I have to ask, now, if anyone is aware of any entry level opportunities for mechanical engineers in the Wichita, KS area, please let me know. I have applications out already to 6 different companies, but any other options I can look into, I certainly will. My interests are largely in aviation, but I'm skilled at mechanical design for other applications as well.

### RE: Am I doing the right thing

Hopefully they 'get' why you left, somehow I think they think it was you with the issues though. Good decision.

### RE: Am I doing the right thing

Dvanommen,

I started writing my answer before reading all the way... now I see you've quit already. Hopefully my answers below still stand, and are helpful. Best of luck to you, and I hope your next employer is better organized. It's best to land in a fairly structured environment when you are early in your career. Then you can see a process "that works".

I have done a lot of aero product tests. Conformity to design is crucial. Early in my career I let a few tests get delayed when inspection caught discrepancies. It was usually an error on the drawing (my drawing!), but still, I don't ever want that to happen to me again.

To underline, perhaps a bit too starkly, an 8130 Form is a legal document. To forge or sign one falsely is therefore a _____. You get my drift. Clearly no one in that company was actually authorized to sign one or had any clue what it means. This document tells you who does.

Lots of aviation companies to choose from in Wichita. Bombardier, Hawker/Beech, Textron and Cessna all have a big presence there. That said... are you willing to relocate? The majority of aero engineering projects done in the US (and Canada, hint hint) are not done by the OEM's but subcontracted or carried out for owners/operators doing their own thing. There are engineering organizations in every major city on the continent.

No one believes the theory except the one who developed it. Everyone believes the experiment except the one who ran it.
STF

### RE: Am I doing the right thing

You ultimately decide upon the environment you want to work in, however I'd caution against letting this group get you too worked up on this matter as many here bounce between both extremes on ethical matters. Given the limited info in this thread I dont see any ethical issues. When customers specify "production quality" units for testing they're typically not looking for traceability to the n^th degree bc testing will usually destroy products, they simply want a production released product rather than risk wasting their time and test dollars on an in-development project. In many cases, customer design specs are also over-defined leading to handshake/gentlemen's/etc agreements on acceptability criteria after an engineering spec review. Much as I hate rules of thumb in engineering, a good one for business is that most companies are overconstrained by requirements and process. Here in the auto industry for example I'd wager no vehicle has ever been built to meet every one of a major car company's design requirements and often not even the govt's. As to signing certification or other legal documents, they're commonly prepared by either a test technician or other engineer, don't sweat them unless the boss asks you to lie after the fact. Review them, strikethrough and initial the errors, write-in/correct and initial as necessary, and sign the document you're comfortable with. Rarely will you ever sign a "perfect" document.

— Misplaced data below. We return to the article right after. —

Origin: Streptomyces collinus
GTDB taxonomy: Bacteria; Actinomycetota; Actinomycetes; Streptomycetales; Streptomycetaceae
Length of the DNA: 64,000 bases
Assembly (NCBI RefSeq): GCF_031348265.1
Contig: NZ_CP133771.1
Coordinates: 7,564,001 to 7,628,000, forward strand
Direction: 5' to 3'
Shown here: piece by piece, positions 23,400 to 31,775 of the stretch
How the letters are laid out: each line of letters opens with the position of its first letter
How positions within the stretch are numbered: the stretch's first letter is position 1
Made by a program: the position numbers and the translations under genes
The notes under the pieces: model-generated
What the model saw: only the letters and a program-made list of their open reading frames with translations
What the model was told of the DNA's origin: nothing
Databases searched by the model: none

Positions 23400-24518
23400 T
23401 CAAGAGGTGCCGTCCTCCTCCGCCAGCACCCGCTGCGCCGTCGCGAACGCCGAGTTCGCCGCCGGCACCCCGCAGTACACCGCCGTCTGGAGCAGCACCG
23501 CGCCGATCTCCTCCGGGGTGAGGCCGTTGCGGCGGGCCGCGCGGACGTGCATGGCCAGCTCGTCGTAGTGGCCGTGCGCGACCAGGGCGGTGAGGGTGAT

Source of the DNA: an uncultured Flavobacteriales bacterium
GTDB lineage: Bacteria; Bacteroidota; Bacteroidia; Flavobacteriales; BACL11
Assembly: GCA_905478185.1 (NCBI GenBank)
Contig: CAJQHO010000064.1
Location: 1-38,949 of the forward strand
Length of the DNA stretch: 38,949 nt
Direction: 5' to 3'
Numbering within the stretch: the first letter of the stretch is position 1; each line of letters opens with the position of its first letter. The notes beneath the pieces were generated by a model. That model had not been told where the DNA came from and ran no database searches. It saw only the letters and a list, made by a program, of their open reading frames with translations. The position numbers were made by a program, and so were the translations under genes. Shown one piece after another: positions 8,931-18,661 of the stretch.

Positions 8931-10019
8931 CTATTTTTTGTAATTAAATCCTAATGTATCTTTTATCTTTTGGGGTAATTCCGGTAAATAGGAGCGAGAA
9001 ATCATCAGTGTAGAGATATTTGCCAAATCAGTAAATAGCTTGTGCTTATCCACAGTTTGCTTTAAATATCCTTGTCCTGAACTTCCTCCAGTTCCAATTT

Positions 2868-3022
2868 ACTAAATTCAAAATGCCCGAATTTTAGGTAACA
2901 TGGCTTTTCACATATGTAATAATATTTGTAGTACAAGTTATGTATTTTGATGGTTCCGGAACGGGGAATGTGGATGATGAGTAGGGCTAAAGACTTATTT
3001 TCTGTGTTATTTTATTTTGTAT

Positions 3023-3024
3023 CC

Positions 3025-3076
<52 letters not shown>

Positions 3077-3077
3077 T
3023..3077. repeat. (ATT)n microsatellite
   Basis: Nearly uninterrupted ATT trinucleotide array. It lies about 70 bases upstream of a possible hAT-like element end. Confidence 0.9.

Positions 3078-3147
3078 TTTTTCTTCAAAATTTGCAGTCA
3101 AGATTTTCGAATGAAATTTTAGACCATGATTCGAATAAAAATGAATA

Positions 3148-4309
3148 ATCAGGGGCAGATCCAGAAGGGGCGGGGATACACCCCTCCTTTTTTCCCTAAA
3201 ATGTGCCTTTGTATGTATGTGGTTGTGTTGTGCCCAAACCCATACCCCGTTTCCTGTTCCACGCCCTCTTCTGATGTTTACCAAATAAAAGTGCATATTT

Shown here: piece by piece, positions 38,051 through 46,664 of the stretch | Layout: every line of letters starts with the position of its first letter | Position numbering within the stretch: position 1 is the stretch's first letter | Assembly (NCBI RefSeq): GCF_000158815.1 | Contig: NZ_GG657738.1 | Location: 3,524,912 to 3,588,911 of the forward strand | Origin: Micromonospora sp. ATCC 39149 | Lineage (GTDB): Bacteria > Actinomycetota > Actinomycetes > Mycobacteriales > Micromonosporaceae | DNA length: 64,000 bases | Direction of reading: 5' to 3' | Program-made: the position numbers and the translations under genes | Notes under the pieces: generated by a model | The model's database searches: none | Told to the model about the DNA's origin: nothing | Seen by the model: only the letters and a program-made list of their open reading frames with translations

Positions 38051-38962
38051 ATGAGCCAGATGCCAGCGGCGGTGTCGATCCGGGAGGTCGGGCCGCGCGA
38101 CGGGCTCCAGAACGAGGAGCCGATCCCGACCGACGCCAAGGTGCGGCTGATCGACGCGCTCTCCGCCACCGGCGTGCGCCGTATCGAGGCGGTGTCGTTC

Unless you've resigned already I'd suggest sticking it out at least a full year or until you encounter an actual ethical challenge or other valid reason to leave. After a year or two you can claim "learned the job, bored, no room for advancement" and be somewhat believable. Leaving after only a few months seems flaky to most hiring managers and 3rd-4th quarter hiring is often slow. If you have left already I'd advise caution when asked why. From limited info it doesnt sound like you've actually encountered an ethical issue, bottom line is you left bc you didnt trust an established company in a small city, likely a small niche that others will know and/or contact.